So I agree with half your statement: Microsoft is unlikely to be in anywhere near the position of power in the OS market that it holds today and uses to stifle progress in the state of the art of technology.

I remember enough of the older days of the computer industry going back to the 1960's when I was in high school, and taking Fortran. We didn't think that the big manufacturers of mainframes and mini computers would go out of business either, but almost all did, or were bought up by others. And there were some very big names there in that business, GE, RCA, Sperry, Honeywell, and others. The same thing was true for personal computing. most of the early names that we thought would be the major powers are also gone

I can't take a jaundiced eye towards this and pretend that because I like a company, and have a fair amount of stock in it, that it will be here forever. Decades is a very long time for companies. Most don't survive that long.

The truth is that there will be paradigm changes in the industry, and those around before, will become weakened, and likely not survive. It can take a while.
post #95 of 113
Quote:
Originally Posted by melgross View Post

I can't take a jaundiced eye towards this and pretend that because I like a company, and have a fair amount of stock in it, that it will be here forever. Decades is a very long time for companies. Most don't survive that long.

Sure, but in my opinion, Apple isn't "most companies." There really isn't, nor has there ever been a company quite like Apple. They did well until Jobs left and the company fell under the control of salesmen who produced ads more innovative than their computers, which lead to their brush with death in the '90s.

Microsoft doesn't have a Steve Jobs/NeXTSTEP life-raft to save them when they really start to take on water in the coming years.

Quote:
Originally Posted by melgross View Post

The truth is that there will be paradigm changes in the industry, and those around before, will become weakened, and likely not survive. It can take a while.

Definitely. And Apple is cagey enough and mobile enough to adapt quickly to new paradigms, in addition to their unique position that will enable them to create their own.
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post #96 of 113
Quote:
Originally Posted by wobegon View Post

Sure, but in my opinion, Apple isn't "most companies." There really isn't, nor has there ever been a company quite like Apple. They did well until Jobs left and the company fell under the control of salesmen who produced ads more innovative than their computers, which lead to their brush with death in the '90s.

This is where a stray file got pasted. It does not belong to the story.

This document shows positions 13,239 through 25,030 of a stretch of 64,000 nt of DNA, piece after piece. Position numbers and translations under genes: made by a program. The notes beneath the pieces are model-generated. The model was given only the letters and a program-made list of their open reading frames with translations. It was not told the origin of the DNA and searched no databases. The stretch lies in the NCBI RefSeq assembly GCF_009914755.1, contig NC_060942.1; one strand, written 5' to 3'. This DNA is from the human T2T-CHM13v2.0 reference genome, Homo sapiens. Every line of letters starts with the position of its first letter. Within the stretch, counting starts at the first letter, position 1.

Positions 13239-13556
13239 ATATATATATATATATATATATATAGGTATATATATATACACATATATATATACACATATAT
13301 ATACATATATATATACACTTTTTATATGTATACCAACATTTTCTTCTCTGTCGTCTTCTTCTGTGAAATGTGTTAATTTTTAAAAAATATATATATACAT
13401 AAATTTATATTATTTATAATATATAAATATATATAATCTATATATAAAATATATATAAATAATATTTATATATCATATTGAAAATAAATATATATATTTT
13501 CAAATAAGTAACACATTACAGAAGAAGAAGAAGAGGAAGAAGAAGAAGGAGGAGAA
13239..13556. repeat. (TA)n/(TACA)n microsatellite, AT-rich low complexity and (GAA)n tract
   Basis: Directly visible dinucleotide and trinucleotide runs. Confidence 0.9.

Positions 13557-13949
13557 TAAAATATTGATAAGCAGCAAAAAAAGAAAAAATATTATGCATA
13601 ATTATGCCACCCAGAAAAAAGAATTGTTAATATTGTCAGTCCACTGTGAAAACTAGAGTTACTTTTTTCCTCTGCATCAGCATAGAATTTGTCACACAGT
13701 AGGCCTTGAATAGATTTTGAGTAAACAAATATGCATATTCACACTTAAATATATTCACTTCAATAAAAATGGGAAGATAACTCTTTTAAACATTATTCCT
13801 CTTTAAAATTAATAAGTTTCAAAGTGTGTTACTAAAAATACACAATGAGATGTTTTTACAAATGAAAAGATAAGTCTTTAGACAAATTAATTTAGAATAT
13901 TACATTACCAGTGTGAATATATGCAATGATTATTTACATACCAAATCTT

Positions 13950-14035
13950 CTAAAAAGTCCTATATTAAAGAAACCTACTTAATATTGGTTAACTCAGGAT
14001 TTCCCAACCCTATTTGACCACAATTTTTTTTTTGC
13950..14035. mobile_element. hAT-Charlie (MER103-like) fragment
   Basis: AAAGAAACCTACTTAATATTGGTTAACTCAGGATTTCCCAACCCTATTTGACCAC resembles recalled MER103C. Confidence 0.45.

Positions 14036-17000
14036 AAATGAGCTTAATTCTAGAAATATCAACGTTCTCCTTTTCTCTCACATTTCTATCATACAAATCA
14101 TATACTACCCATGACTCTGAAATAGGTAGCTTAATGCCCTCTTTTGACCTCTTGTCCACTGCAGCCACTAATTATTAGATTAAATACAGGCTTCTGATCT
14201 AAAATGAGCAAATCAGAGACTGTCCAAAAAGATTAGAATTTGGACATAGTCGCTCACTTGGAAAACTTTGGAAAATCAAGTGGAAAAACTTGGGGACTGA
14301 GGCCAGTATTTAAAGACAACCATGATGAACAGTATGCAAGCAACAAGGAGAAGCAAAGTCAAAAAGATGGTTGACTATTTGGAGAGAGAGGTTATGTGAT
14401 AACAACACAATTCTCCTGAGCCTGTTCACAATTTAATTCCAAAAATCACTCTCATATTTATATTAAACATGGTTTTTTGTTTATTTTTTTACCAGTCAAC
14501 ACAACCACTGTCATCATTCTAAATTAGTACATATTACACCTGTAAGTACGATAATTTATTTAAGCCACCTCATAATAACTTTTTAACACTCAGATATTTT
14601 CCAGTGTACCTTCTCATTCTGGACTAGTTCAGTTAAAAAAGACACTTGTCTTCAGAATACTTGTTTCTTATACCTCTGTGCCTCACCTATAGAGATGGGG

Microsoft doesn't have a Steve Jobs/NeXTSTEP life-raft to save them when they really start to take on water in the coming years.


Definitely. And Apple is cagey enough and mobile enough to adapt quickly to new paradigms, in addition to their unique position that will enable them to create their own.

Don't get me wrong, I'm hoping this is all true.

But remember RCA? They were about as American a paragon as any company has ever been. One of the most innovative, and inventive companies around, responsible as much for the US's advances during the first two thirds of the 20th century as any other company. Where are they now?

One major product flub was responsible for the company's downfall.

That happened to Apple during the holiday season 1995. I remember it very well. Apple escaped by the skin of its teeth.
post #97 of 113
Quote:
Originally Posted by melgross View Post

Don't get me wrong, I'm hoping this is all true.

But remember RCA? They were about as American a paragon as any company has ever been. One of the most innovative, and inventive companies around, responsible as much for the US's advances during the first two thirds of the 20th century as any other company. Where are they now?

One major product flub was responsible for the company's downfall.

That happened to Apple during the holiday season 1995. I remember it very well. Apple escaped by the skin of its teeth.

Good point.

I think Apple's brush with death has been more of a positive than anything else. It forced everyone involved to recognize what dire straights the company was in. Their rather small market position at the time turned out to be an advantage in disguise because it allowed Jobs to rapidly transition the Mac installed base into something profitable and worthwhile. They know what near certain death feels like. Most companies in their situation would have collapsed, or been spun off into something forgettable.